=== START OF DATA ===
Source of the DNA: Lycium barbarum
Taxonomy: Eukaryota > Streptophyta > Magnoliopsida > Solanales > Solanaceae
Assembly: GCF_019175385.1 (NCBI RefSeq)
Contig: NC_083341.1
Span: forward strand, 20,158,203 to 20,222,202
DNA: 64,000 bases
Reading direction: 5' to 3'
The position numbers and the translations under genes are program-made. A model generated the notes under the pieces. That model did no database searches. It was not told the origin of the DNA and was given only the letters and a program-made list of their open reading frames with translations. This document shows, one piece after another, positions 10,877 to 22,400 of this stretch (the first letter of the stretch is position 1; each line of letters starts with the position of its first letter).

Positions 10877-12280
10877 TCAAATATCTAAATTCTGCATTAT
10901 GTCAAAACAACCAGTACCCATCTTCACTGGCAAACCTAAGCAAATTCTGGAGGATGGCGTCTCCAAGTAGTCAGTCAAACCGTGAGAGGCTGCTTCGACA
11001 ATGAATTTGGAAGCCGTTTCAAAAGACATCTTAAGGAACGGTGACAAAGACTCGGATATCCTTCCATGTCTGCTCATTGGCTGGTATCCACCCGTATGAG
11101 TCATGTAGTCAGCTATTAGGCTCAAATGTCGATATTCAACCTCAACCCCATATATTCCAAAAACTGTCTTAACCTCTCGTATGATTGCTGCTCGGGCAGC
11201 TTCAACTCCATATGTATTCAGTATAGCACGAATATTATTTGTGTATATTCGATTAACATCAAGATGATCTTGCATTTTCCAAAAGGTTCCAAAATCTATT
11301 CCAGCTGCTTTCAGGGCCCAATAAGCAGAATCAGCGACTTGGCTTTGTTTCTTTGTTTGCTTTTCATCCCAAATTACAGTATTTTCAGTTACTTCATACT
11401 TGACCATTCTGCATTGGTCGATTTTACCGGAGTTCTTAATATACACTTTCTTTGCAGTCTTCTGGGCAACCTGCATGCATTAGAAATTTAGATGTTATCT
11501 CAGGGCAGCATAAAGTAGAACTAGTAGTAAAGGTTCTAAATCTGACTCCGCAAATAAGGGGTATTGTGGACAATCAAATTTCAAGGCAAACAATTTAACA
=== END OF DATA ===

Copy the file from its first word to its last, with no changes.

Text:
Source of the DNA: Lycium barbarum
Taxonomy: Eukaryota > Streptophyta > Magnoliopsida > Solanales > Solanaceae
Assembly: GCF_019175385.1 (NCBI RefSeq)
Contig: NC_083341.1
Span: forward strand, 20,158,203 to 20,222,202
DNA: 64,000 bases
Reading direction: 5' to 3'
The position numbers and the translations under genes are program-made. A model generated the notes under the pieces. That model did no database searches. It was not told the origin of the DNA and was given only the letters and a program-made list of their open reading frames with translations. This document shows, one piece after another, positions 10,877 to 22,400 of this stretch (the first letter of the stretch is position 1; each line of letters starts with the position of its first letter).

Positions 10877-12280
10877 TCAAATATCTAAATTCTGCATTAT
10901 GTCAAAACAACCAGTACCCATCTTCACTGGCAAACCTAAGCAAATTCTGGAGGATGGCGTCTCCAAGTAGTCAGTCAAACCGTGAGAGGCTGCTTCGACA
11001 ATGAATTTGGAAGCCGTTTCAAAAGACATCTTAAGGAACGGTGACAAAGACTCGGATATCCTTCCATGTCTGCTCATTGGCTGGTATCCACCCGTATGAG
11101 TCATGTAGTCAGCTATTAGGCTCAAATGTCGATATTCAACCTCAACCCCATATATTCCAAAAACTGTCTTAACCTCTCGTATGATTGCTGCTCGGGCAGC
11201 TTCAACTCCATATGTATTCAGTATAGCACGAATATTATTTGTGTATATTCGATTAACATCAAGATGATCTTGCATTTTCCAAAAGGTTCCAAAATCTATT
11301 CCAGCTGCTTTCAGGGCCCAATAAGCAGAATCAGCGACTTGGCTTTGTTTCTTTGTTTGCTTTTCATCCCAAATTACAGTATTTTCAGTTACTTCATACT
11401 TGACCATTCTGCATTGGTCGATTTTACCGGAGTTCTTAATATACACTTTCTTTGCAGTCTTCTGGGCAACCTGCATGCATTAGAAATTTAGATGTTATCT
11501 CAGGGCAGCATAAAGTAGAACTAGTAGTAAAGGTTCTAAATCTGACTCCGCAAATAAGGGGTATTGTGGACAATCAAATTTCAAGGCAAACAATTTAACA